Don has a certificate from the State of Pennsylvania that the 12,000 miles on the odometer (at his purchase) is correct. The truck runs like new and is used to drive to occasional Ontario car shows. It has not yet logged 1,000 miles since its purchase 25 years ago. If a show is two days long, Don uses his ½ ton to pull his travel trailer! The stock 235 six cylinder and 3 speed column shift transmission does the job.

1959 chevrolet pick up truck 1959 chevrolet pick up truck 1959 chevrolet pick up truck

1959 chevrolet pick up truck 1959 chevrolet pick up truck 1959 chevrolet pick up truck

1959 chevrolet pick up truck 1959 chevrolet pick up truck1959 chevrolet pick up truck

1959 chevrolet pick up truck

1959 Chevrolet Apache

Wednesday, September 1st, 2004

Owner: Don Wyatt

1959 chevrolet apache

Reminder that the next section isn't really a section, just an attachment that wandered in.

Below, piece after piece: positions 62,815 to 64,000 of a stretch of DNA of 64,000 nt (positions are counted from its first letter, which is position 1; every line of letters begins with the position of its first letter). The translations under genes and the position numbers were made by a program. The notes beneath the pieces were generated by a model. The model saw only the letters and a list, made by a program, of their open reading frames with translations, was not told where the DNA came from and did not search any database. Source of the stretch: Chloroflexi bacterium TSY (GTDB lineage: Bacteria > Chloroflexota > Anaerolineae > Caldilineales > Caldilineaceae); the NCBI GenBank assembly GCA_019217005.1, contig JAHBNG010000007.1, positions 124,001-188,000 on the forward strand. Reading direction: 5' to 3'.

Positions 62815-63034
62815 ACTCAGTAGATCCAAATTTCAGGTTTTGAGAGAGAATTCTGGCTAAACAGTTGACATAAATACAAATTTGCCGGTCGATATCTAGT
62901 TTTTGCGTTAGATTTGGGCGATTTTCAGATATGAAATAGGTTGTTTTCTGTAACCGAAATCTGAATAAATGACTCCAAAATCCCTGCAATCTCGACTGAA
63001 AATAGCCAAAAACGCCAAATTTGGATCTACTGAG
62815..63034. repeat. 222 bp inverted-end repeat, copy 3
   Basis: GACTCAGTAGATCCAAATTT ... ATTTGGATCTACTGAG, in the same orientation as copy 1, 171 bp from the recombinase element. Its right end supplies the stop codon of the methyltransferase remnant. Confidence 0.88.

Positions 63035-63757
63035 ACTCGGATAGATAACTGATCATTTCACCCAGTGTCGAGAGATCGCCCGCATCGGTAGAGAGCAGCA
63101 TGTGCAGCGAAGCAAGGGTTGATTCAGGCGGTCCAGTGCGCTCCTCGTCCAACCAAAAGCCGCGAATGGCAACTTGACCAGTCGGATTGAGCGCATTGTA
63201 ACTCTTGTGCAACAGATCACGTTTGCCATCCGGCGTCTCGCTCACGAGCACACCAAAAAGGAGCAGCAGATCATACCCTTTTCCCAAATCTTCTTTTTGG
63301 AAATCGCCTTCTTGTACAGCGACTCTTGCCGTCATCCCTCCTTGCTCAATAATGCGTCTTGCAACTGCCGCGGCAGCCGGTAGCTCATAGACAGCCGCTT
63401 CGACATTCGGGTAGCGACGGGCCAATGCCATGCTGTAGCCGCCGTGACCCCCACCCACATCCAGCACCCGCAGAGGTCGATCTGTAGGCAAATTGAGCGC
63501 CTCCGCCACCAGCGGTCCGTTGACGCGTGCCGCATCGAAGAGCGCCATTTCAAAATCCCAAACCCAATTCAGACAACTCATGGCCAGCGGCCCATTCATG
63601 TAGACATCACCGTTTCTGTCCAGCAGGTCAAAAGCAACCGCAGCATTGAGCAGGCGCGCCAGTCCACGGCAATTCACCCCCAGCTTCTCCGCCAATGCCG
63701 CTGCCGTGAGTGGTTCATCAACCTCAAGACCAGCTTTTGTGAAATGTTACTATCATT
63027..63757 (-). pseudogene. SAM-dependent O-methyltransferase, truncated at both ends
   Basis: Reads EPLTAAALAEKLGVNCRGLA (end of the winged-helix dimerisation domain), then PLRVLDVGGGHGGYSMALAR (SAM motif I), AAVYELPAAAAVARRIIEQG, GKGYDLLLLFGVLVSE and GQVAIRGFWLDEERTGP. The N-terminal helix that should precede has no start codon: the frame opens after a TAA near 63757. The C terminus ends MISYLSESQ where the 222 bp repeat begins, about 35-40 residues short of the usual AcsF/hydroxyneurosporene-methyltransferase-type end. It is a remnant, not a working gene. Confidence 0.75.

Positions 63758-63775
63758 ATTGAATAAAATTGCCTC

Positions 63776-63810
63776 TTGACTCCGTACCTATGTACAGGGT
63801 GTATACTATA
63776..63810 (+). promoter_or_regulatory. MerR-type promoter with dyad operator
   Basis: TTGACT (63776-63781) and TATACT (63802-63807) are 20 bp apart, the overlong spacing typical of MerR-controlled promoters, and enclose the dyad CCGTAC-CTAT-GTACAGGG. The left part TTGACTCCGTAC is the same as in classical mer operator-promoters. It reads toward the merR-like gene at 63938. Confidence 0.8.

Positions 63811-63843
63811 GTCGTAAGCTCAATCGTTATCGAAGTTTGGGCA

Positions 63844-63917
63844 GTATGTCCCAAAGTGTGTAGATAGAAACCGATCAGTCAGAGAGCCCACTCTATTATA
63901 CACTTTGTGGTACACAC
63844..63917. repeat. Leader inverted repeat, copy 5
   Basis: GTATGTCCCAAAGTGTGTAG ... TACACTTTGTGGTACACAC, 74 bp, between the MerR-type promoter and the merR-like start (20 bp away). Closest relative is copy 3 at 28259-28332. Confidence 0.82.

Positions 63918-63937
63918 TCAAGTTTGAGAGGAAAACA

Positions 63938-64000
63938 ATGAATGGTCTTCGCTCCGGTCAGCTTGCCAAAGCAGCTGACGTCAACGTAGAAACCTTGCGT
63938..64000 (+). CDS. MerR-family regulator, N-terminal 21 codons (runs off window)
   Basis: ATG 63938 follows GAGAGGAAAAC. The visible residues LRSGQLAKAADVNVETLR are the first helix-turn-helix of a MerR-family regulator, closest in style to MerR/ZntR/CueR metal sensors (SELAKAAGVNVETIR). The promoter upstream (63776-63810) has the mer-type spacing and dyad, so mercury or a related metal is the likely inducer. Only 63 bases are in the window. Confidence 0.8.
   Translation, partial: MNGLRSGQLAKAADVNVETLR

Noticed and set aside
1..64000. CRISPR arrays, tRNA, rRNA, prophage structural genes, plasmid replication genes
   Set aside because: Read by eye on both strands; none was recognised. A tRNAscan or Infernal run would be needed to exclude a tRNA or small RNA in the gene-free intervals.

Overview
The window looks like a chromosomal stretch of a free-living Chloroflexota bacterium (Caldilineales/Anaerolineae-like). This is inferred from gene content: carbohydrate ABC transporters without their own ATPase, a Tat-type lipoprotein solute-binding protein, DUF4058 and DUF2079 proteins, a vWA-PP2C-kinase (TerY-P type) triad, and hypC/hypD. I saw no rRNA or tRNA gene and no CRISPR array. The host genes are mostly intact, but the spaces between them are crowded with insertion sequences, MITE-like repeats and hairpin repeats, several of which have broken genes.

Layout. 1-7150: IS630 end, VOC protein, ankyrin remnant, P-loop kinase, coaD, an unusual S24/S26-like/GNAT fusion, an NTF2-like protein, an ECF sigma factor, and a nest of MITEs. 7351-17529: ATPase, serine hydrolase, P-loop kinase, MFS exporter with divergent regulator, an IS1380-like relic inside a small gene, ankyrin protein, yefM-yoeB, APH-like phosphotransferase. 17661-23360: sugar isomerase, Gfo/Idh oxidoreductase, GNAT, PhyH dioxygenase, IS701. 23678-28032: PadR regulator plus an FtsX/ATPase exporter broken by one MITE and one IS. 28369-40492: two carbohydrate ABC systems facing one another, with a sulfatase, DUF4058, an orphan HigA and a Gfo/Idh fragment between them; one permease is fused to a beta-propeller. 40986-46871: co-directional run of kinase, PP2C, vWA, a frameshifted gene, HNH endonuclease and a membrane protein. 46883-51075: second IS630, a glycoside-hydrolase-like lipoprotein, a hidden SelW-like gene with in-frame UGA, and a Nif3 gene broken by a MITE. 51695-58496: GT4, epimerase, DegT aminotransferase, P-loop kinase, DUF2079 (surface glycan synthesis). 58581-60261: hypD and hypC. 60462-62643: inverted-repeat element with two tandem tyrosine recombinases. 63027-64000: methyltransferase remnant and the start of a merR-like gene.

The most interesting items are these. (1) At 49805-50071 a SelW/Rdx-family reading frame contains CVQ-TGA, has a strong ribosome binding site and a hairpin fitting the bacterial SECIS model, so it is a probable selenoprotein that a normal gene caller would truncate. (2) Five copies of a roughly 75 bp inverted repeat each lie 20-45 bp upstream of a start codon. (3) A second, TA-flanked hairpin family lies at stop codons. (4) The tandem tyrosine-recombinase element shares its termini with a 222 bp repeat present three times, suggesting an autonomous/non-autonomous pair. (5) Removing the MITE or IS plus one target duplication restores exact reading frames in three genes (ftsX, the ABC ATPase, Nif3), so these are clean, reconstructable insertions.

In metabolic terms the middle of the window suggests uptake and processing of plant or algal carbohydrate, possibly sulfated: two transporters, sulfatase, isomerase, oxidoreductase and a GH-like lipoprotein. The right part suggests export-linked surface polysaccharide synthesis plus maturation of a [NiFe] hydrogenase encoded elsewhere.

This 1959 Chevy 1/2 ton step-side pickup was purchased in Santa Barbara, California from an estate containing 20+ cars and trucks. It was found sitting behind a 1955 Chevy “business coupe” with cement and old rubble in front of the garage door which had to be removed with a tractor. It was stored for 31 years and has 24,996 original miles on it. The truck was completely restored “off the frame” and is now in perfect showroom condition. It is as original as it gets, with the six cylinder 235 Chevy Engine and 3-speed on-the-column transmission making that “rapp” sound that only a Chevy Six can. The only modifications which have been done are an aluminum head cover, Fenton headers and very nice dual exhaust system. New wheels, stock with Chevy hub caps and mono leaf springs give the truck a much better stance. All of the chrome has been stripped and re-dipped. The truck is an eye-stopper and a jaw-dropper. You won’t find a more pristine Apache with this originality.